November 22, 2008

The Colonial Legacy In These Lands

The following below was a speech written for the 100 Years of South Asian Presence in Canada Celebration at a panel at the Vancouver Public Library.


mi chap uuys. siiyam, siiyay, s’ekwi7tel. nilh kwens spukwm-uystn nina7min sna. chen wa ten ens ta Skwxwu7mesh. Chen-t xway na tl’a xwmelch’stn uxwumixw. chen kwen men tumiyap tl’a itti.

My name is Dustin Rivers. I’m here to speak to about the myths of my peoples colonial legacy, especially in these lands. First of all, I would like to welcome you all to occupied Skwxwu7mesh territory. As guests in someone else's home, I welcome you on behalf of my people.

I also welcome you to occupied territory. I say occupied because that’s what my people live under. We never surrendered our lands, or our right to exist as a nation. We have an imposed form of government -- that of the Indian Band Council -- on my people, and we’ve been disposed from our ancestral lands. It is why I welcome to you occupied Skwxwu7mesh territory.

Perhaps some you didn’t realize that our view of colonization is still existent in our lives and memories. It’s one of the most prevalent myths in this country. That colonialism happened, has ended, and now we all live together as multi-cultural peace-loving Canadians. It is the strong myth taught in schools, in the media, and is shown in the current engagement of Canadian politics. I will say it: colonialism continues to this day in my peoples lands.

The intent of colonialism is to change our culture, to change our relationship to the land, and change our way of governing ourselves. Historically they had many ways to accomplish this. To undermine our culture by stripping us of our language and knowledge was Residential schools. By attempting to assimilate us into the dominant Canadian society, we would then be stripped of our connection to our land.

Land stewarded for generations by our grandparents, and their grand parents, and their grandparents. Laws were passed and vast resources were put in to installing reserves for my people. After that, a foreign form of government was placed and imposed on us. Whereas before we had our own laws to govern our communities, our resources, our laws, but it was felt that their form was better suited to control us.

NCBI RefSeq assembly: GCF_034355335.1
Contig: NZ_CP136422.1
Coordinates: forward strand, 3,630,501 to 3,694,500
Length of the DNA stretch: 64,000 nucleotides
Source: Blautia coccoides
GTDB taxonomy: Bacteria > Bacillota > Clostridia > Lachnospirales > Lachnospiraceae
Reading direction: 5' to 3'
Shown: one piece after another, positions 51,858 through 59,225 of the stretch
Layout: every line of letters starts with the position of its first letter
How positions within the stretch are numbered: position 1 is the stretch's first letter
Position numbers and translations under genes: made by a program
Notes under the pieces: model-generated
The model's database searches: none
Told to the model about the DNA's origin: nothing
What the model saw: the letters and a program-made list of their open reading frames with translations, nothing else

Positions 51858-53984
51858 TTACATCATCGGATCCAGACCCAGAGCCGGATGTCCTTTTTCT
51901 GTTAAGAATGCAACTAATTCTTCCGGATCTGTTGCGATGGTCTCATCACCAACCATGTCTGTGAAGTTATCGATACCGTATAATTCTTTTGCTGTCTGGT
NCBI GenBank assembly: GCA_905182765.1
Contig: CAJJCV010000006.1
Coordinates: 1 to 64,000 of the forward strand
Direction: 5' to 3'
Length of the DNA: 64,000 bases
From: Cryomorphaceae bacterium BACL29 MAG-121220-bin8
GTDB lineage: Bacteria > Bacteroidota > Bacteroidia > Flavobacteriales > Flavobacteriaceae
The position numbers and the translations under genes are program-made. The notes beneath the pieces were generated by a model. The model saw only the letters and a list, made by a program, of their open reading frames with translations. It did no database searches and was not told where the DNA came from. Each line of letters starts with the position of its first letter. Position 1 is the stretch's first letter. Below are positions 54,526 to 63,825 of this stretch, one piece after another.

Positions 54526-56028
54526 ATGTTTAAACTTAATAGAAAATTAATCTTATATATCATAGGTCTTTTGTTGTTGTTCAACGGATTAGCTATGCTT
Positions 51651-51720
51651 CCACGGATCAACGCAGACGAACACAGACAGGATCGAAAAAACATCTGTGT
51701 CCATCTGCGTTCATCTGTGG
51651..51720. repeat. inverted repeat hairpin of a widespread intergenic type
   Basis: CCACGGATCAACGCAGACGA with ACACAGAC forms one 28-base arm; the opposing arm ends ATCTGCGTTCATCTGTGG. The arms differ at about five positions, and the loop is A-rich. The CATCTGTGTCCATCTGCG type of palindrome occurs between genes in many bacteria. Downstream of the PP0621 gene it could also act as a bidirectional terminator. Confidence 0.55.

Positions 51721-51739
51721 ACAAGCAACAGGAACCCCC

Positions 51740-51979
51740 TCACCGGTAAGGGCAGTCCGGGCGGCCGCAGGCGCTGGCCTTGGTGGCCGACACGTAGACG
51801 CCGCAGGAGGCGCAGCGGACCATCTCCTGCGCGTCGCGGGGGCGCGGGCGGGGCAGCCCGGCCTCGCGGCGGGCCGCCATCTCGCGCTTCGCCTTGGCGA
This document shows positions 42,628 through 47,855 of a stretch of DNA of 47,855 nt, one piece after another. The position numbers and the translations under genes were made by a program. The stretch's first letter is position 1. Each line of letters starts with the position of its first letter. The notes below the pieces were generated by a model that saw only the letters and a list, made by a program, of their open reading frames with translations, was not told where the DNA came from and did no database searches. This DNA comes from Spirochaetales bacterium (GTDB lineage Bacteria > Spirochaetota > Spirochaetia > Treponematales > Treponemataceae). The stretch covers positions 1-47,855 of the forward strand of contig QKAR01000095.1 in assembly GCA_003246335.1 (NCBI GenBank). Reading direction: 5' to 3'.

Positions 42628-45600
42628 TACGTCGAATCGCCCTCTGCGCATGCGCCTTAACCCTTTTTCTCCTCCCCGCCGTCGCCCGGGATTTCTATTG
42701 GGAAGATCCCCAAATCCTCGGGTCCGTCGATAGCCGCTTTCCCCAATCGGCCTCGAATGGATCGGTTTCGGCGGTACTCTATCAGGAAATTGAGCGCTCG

From the beginning of our relationship with the Euro-Canadian society, we were always looked at something “in the way”. In the way of progress or expansion, but it was always held that indigenous people were the problem in the way of their progress.

Even to this day that view is maintained. A very deep example for me is the 2010 Olympics. The 2010 Olympics Organizing committee celebrates it’s accomplishment of Aboriginal involvement in the planning of the games, and subsequent benefits from the games.

Is there a connection between this and access to hectares of land for ski jumps or the appropriation of indigenous culture for profit? Is there a maintained view that by giving the First Nations, that is the band councils, some, largely insignificant benefits, they will agree to us doing the same things we’ve always done.

That with the 2010 Olympics games, we’ll have unparalleled opportunity for development of our lands and this will lead to some sort of salvation from the historical colonial legacies created by the last wave of colonizers. That we believe like they do: our lands are rich opportunity to exploit for greater resource and economic development. Business as usual in stealing the land, undermine culture, and change our relationship to the land.